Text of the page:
“Of course, there are challenges ahead,” Seymour adds, pointing to regulatory issues and the complex technology involved. “But it’s the future – no doubt about that. Blockchain and cryptocurrency are going to change the world, especially the world of finance and banking. I am convinced that the transformative nature of blockchain will have a substantial, sustained and enduring impact on our world and that this will lead to the growing importance of tokens as a valuable, if volatile, asset class. I can see how whole industries – not least the financial services industry – will be disrupted, providing an opportunity for many to profit by finding ways to participate in the disruption. I can see, too, that this disruption will bring huge benefits to humans all over the world, particularly those who are underserved by financial institutions and lack access both to the basic financial instruments so central to modern Western life and to sources of capital to build and grow businesses.”
As investment advisor, Seymour is now on a mission to make algo-trading more commonplace. “My goals are to help popularize the use of trading algorithms as an investment product on the broader market, from hedge funds to family offices to individuals. I see Tradingene as the future of trading. Algorithmic trading is a game changer and investors will be drawn to its transparency and accessibility.”
Marketing matters: from IBM to Kyndryl
Prior to joining Kyndryl as Chief Marketing Officer, Maria had a 25-year career at IBM, most recently as the tech giant’s CMO where she oversaw all marketing professionals and activities across North America, Canada and Latin America. She has held senior global marketing positions in a variety of disciplines and business units across IBM, most notably strategic initiatives in Smarter Cities and Watson Customer Engagement, as well as leading teams in services, business analytics, and mobile and industry solutions. She is known for her work with teams to leverage data, analytics and cloud technologies to build deeper engagements with customers and partners.
With a passion for marketing, business and people, and a recognized expert in data-driven marketing and brand engagement, Maria talks to Business Chief about her new role, her leadership style and what success means to her.
You've recently moved from IBM to Kyndryl, joining as CMO. Tell us about this exciting new role?
I’m Chief Marketing Officer for Kyndryl, the independent company that will be created following the separation from IBM of its Managed Infrastructure Services business, expected to occur by the end of 2021. My role is to plan, develop, and execute Kyndryl's marketing and advertising initiatives. This includes building a company culture and brand identity on which we base our marketing and advertising strategy.
We have an amazing opportunity ahead at Kyndryl to create a company brand that will stand apart in the market by leading with our people first. Once we are an independent company, each Kyndryl employee will advance the vital systems that power human progress. Our people are devoted, restless, empathetic, and anticipatory – key qualities needed as we build on existing customer relationships and cultivate new ones. Our people are at the heart of this business and I am deeply hopeful and excited for our future.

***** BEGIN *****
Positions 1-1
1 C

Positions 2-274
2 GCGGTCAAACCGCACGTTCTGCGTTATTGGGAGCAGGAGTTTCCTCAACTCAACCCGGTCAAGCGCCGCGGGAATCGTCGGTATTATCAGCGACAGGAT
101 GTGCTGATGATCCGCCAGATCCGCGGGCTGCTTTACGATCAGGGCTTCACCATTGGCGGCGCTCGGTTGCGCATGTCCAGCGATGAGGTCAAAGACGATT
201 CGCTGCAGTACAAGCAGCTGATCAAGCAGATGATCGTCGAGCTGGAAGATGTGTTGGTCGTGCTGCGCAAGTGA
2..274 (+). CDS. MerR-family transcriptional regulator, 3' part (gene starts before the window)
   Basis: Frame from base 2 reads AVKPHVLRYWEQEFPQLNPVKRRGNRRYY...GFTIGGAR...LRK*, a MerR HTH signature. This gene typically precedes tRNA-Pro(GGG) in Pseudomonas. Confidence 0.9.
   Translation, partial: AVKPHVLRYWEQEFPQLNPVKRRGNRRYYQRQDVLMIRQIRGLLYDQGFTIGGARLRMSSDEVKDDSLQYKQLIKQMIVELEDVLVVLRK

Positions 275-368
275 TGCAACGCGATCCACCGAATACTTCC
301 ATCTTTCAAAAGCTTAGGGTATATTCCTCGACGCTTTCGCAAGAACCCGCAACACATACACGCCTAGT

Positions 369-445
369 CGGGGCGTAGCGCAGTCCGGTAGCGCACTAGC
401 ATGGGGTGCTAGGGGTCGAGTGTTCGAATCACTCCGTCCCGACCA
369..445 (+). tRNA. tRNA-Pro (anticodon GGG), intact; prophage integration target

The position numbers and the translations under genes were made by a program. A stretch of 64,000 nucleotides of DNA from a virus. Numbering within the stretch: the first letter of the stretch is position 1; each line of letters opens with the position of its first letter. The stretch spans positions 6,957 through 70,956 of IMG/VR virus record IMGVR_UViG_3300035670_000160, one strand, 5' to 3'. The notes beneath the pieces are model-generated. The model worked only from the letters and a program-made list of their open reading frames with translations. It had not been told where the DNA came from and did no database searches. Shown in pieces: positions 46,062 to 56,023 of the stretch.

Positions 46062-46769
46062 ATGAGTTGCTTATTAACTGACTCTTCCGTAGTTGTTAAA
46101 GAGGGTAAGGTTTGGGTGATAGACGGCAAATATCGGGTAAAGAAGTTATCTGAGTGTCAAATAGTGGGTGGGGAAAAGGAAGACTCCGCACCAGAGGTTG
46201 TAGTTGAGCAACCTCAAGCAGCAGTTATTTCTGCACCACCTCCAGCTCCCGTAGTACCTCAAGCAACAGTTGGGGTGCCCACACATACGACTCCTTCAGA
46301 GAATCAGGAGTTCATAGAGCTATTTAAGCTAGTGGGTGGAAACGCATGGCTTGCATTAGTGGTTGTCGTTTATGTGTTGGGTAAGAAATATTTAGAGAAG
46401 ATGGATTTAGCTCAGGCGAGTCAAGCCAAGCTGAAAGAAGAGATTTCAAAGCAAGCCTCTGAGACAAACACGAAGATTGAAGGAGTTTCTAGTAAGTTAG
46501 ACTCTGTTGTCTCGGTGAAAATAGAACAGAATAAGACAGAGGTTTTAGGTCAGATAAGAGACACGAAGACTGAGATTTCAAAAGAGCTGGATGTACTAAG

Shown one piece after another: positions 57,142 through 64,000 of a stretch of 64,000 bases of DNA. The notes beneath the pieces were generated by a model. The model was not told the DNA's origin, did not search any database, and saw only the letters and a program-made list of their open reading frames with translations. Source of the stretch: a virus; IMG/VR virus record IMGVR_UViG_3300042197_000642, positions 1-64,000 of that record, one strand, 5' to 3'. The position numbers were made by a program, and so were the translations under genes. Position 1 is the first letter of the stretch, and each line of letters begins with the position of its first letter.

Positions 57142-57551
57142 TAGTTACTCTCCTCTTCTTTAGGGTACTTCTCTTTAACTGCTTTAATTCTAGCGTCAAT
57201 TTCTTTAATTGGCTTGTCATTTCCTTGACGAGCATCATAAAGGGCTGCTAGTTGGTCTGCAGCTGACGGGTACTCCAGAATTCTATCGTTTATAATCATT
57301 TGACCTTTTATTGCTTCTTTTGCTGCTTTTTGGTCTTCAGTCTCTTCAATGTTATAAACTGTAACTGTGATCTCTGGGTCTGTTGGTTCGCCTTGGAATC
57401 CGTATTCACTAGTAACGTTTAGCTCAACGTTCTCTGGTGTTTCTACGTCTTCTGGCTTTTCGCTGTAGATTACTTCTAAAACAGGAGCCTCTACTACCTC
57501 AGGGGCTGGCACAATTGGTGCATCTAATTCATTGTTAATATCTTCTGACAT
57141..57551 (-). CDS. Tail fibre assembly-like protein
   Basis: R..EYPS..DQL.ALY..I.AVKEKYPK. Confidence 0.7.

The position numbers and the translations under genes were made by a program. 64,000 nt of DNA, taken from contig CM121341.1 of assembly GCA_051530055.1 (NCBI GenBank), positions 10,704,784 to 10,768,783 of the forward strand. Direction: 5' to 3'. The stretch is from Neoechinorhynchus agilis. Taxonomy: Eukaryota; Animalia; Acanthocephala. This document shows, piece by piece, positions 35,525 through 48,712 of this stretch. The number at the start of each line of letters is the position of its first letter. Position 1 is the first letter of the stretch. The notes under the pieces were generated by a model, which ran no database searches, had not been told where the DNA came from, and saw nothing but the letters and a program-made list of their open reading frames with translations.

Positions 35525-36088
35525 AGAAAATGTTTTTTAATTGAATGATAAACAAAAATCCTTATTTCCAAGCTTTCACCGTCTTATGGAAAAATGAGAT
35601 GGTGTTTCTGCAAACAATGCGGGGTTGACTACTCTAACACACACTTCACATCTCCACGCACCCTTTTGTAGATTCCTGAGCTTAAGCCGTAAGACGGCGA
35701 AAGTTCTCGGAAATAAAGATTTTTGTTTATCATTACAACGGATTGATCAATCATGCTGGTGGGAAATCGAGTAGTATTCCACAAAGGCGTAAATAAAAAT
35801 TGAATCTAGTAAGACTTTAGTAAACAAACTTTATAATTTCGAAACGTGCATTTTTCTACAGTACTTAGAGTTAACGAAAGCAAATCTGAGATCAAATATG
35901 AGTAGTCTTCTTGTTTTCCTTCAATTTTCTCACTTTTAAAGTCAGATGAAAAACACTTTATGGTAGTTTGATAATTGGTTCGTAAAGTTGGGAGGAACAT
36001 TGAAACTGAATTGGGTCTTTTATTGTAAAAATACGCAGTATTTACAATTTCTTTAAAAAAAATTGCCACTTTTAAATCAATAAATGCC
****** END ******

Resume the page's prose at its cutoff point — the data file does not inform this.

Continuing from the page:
What experiences have helped prepare you for this new opportunity?
I’ve had a very rich and diverse career history at IBM that has lasted 25+ years. I started out in sales but landed explored opportunities at IBM in different roles, business units, geographies, and functions. Marketing and business are my passions and I landed on Marketing because it allowed me to utilize both my left and right brain, bringing together art and science. In college, I was no tonly a business major, but an art major. I love marketing because I can leverage my extensive knowledge of business, while also being able to think openly and creatively.
The opportunities I was given during my time at IBM and my natural curiosity have led me to the path I’m on now and there’s no better next career step than a once-in-a-lifetime-opportunity to help launch a company. The core of my role at Kyndryl is to create a culture centered on our people and growing up in my career at IBM has allowed me to see first-hand how to prioritize people and ensure they are at the heart of progress in everything Kyndryl will do.
How would you describe your leadership style?
I believe that people aren't your greatest assets, they are your only assets. My platform and background for leadership has always been grounded in authenticity to who I am and centered on diversity and inclusion. I immigrated to the US from Chile when I was 10 years old and so I know the power and beauty that comes from leaning into what makes you different from other people, and that's what I want every person in my marketing organization to feel – the value in bringing their most authentic self to work every day. The way our employees feel when they show up for themselves authentically is how they will also show up for our customers, and strong relationships drive growth.
I think this is especially true in light of a world forever changed by the pandemic. Living through such an unprecedented time has reinforced that we are all humans. We can't lead or care for one another without empathy and I think leaders everywhere have been reminded of this.
What’s the best leadership advice you’ve received?
When I was growing up as an immigrant in North Carolina, I often wanted to be just like everyone else. But my mother always told me: Be unique, be memorable – you have an authentic view and experience of the world that no one else will ever have, so don't try to be anyone else but you.
What does success look like to you?
I think the concept of success is multi-faceted. From a career perspective, being in a job where you're respected and appreciated, and where you can see how your contributions are providing value by motivating your teams to be better – that's success! From a personal perspective, there is no greater accomplishment than investing in the next generation. I love mentoring younger professionals – they are the future. I want my legacy as a leader to include providing value in work culture, but also in leaving a personal impact on the lives of professionals who will carry the workforce forward. Finding a position in life with a job and company that offers me a chance at all of that is what success looks like to me.
What advice would you give to your younger self just starting out in the industry?
I've always been a naturally curious person and it's easy for me to over-commit to projects that pique my interest. I've learned over years of practice how to manage that, so to my younger self I’d say… prioritize the things that are most important, and then become amazing at those things.